I have a pandas dataframe as follows, consisting of string values.

    0   1   2
0   o   jj  ovg
1   j   jj  jjy
2   y   yk  yku
3   v   vf  vfs
4   i   iw  iwd

I have a function which encodes each column with integer values, and counts the number of unique elements in each column. I used cat.codes and nunique functions of pandas. See below the timing results and the code snippets.

As is evident, these operations take a lot of time. How can I speed them up?

Line #      Hits         Time  Per Hit   % Time         Line Contents
=====================================================================================================================
25           1    7529434.0   7529434.0     79.9      df = df.apply(lambda x: x.astype('category').cat.codes)
26                                               
27                                                    # calculate the number of unique keys for each row
28           1    1825214.0   1825214.0     19.4      len_arr = df.nunique(axis=0).values

Edit Timing results from the answer

df.apply(lambda x: pd.factorize(x)[0])
#100 loops, best of 3: 6.24 ms per loop
%timeit df.apply(lambda x: pd.factorize(x)[0])
#100 loops, best of 3: 4.93 ms per loop

%timeit df1.nunique(axis=0).values
#100 loops, best of 3: 2.34 ms per loop
%timeit df1.apply(lambda x: len(pd.factorize(x)[1]))
#100 loops, best of 3: 2.64 ms per loop

Edit 2 More timing results for fun:

# results with 100 rows
%timeit original()
#100 loops, best of 3: 7 ms per loop
%timeit WeNYoBen()
#100 loops, best of 3: 2.4 ms per loop
%timeit jezrael()
#100 loops, best of 3: 4.03 ms per loop
%timeit piRSquared()
#100 loops, best of 3: 2.29 ms per loop

# results with 10000 rows
%timeit original()
#100 loops, best of 3: 16.6 ms per loop
%timeit WeNYoBen()
#10 loops, best of 3: 23 ms per loop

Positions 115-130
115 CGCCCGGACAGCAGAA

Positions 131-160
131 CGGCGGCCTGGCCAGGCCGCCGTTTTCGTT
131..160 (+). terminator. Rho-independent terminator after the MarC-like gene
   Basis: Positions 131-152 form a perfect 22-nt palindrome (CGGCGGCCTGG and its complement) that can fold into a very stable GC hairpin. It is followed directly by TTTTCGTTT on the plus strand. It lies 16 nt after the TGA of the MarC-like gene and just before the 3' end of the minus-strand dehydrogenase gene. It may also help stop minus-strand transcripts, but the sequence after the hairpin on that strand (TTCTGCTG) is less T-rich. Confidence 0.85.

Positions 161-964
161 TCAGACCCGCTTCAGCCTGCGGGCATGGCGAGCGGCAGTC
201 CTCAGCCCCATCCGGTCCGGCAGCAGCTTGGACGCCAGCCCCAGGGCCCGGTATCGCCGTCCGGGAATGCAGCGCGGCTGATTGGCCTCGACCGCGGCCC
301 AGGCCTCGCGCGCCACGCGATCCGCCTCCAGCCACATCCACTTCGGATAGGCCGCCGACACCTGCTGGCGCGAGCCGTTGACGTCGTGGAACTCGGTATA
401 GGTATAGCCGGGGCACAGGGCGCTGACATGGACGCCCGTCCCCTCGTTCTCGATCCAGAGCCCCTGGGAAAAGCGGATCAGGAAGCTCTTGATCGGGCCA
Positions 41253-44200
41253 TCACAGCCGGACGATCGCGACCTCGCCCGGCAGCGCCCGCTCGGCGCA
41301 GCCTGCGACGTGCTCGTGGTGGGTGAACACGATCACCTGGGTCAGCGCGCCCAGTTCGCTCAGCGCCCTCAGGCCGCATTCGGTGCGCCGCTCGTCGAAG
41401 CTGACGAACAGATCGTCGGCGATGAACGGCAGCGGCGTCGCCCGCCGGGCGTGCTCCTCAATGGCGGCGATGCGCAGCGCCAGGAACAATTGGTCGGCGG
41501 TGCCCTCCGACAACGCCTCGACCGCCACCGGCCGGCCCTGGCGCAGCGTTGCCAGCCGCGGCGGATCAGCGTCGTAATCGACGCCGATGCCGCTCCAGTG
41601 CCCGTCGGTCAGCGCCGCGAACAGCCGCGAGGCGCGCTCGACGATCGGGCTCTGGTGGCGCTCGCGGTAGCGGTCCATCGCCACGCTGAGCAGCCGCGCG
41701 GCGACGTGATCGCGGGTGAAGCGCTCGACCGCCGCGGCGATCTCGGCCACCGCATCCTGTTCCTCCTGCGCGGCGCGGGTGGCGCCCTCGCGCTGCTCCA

%timeit jezrael()
#100 loops, best of 3: 6.14 ms per loop
%timeit piRSquared()
#100 loops, best of 3: 19.1 ms per loop

3 Answers

3
jezrael On Best Solutions

Use factorize with length of second array:

a = df.apply(lambda x: len(pd.factorize(x)[1]))
print (a)
0    5
1    4
2    5
dtype: int64

For integers:

b = df.apply(lambda x: pd.factorize(x)[0])
print (b)
   0  1  2
0  0  0  0
1  1  0  1
2  2  1  2
3  3  2  3
4  4  3  4

All together for avoid call function twice:

out = {}
def f(x):
    a, b = pd.factorize(x)
    out[x.name] = len(b)
    return a

b = df.apply(f)
print (b)
   0  1  2
0  0  0  0
1  1  0  1
2  2  1  2
3  3  2  3
4  4  3  4

a = pd.Series(out)
print (a)
0    5
1    4
2    5
dtype: int64
3
piRSquared On

with pd.factorize

The point of this is to capture the both out puts of factorize and use them in the integer encoding as well as the nunique calculation without having to factorize twice.

Run this to get encoding and unique values

e, u = zip(*map(pd.factorize, map(df.get, df)))

Turn encoding into dataframe

pd.DataFrame([*zip(*e)], df.index, df.columns)

   0  1  2
0  0  0  0
1  1  0  1
2  2  1  2
3  3  2  3
4  4  3  4

Turn length of unique values into a series

pd.Series([*map(len, u)], df.columns)

0    5
1    4
2    5
dtype: int64

All together, the assignment of the two objects is

e, u = zip(*map(pd.factorize, map(df.get, df)))    
df_ = pd.DataFrame([*zip(*e)], df.index, df.columns)
c = pd.Series([*map(len, u)], df.columns)

For those stuck with legacy Python, without the [*it] syntax

e, u = zip(*map(pd.factorize, map(df.get, df)))
df_ = pd.DataFrame(list(zip(*e)), df.index, df.columns)
c = pd.Series(list(map(len, u)), df.columns)
3
Wen-Ben On

I think using list map is good enough

l=list(map(set,df.values.T))
l
Out[71]: 
[{'i', 'j', 'o', 'v', 'y'},
 {'iw', 'jj', 'vf', 'yk'},
 {'iwd', 'jjy', 'ovg', 'vfs', 'yku'}]

list(map(len,l))
Out[74]: [5, 4, 5]

Usage of np.unique

def yourfunc(x):
    _,indices = np.unique(x, return_inverse=True)
    return indices
df.apply(yourfunc)
Out[102]: 
   0  1  2
0  2  1  2
1  1  1  1
2  4  3  4
3  3  2  3
4  0  0  0